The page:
HOW TO STAY WARM WHEN WATERFOWLING
JEREMY DERSHAM’S Ridge and River Running Outfitting (facebook. com/ridge-and-river-running-out-fitters-139929086059914/) is one of only five commercial operations on Pool 9 of the upper Mississippi River. Late-season waterfowl hunts can bring some of the best waterfowl flights of the season, but the cold weather also comes with unique challenges. Here are three things Dersham says are essential for all lateseason hunters.
sand: Several hundred pounds of sand (and salt) stored in the pickup bed helps provide stability on snow-covered or icy roads, but even more important, on boat ramps. Check the ramp carefully before backing down, and sand when needed. Your duck boat may stop your slide into the lake or river, but not before you jackknife. The deck of the ramp closest to the water will be the iciest.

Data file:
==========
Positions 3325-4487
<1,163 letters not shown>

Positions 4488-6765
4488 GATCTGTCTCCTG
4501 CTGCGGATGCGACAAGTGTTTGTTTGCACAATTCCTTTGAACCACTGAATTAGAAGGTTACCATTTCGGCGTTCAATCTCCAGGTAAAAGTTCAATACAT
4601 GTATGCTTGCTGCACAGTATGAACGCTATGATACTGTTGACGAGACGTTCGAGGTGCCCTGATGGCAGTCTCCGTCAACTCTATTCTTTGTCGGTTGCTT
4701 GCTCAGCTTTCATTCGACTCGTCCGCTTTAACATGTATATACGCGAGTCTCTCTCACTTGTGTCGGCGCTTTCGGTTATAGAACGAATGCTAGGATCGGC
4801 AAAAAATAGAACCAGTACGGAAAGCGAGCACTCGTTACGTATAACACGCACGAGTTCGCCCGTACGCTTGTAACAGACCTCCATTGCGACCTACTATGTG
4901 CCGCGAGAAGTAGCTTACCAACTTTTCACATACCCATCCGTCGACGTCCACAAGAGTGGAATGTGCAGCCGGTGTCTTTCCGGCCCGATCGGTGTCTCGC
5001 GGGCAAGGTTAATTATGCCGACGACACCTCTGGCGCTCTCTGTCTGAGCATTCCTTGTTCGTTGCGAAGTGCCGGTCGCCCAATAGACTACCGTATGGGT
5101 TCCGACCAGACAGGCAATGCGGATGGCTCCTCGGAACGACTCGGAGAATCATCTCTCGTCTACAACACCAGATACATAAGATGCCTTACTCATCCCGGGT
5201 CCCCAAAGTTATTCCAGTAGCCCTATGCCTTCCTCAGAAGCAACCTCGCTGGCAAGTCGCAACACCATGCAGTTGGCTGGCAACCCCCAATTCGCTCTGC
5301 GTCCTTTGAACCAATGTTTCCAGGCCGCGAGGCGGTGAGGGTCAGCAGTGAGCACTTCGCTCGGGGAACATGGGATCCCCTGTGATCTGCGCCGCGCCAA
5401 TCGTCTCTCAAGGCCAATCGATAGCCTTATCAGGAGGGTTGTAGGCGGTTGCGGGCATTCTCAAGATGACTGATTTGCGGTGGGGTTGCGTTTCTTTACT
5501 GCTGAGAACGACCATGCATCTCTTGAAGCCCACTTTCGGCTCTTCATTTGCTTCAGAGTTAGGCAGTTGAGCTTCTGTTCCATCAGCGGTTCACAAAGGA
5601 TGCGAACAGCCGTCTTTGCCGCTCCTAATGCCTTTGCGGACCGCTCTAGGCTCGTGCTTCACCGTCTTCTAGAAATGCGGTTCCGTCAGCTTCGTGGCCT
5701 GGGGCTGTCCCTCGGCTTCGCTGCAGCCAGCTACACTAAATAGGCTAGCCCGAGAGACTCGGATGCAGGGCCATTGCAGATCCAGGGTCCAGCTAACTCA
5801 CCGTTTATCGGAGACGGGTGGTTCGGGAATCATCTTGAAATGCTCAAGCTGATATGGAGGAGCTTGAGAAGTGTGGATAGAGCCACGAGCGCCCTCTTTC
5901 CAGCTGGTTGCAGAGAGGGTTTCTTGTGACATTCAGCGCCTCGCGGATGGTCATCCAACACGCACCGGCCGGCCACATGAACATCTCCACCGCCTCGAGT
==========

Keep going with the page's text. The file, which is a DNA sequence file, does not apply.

an ax, and a hatchet: Frozen water is the bane of every duck hunter’s existence. “If you hunt late in the season, chances are you’ll need to bust your way into or out of the water,” says Dersham. “I take along both a hatchet and long-handled ax.”
thermos With hot liquid: Whether you use it to warm yourself or thaw the pee-hole on your outboard, hot liquids in large quantities are a must. They can save the day—or your life. Dersham brings along several large thermoses each day.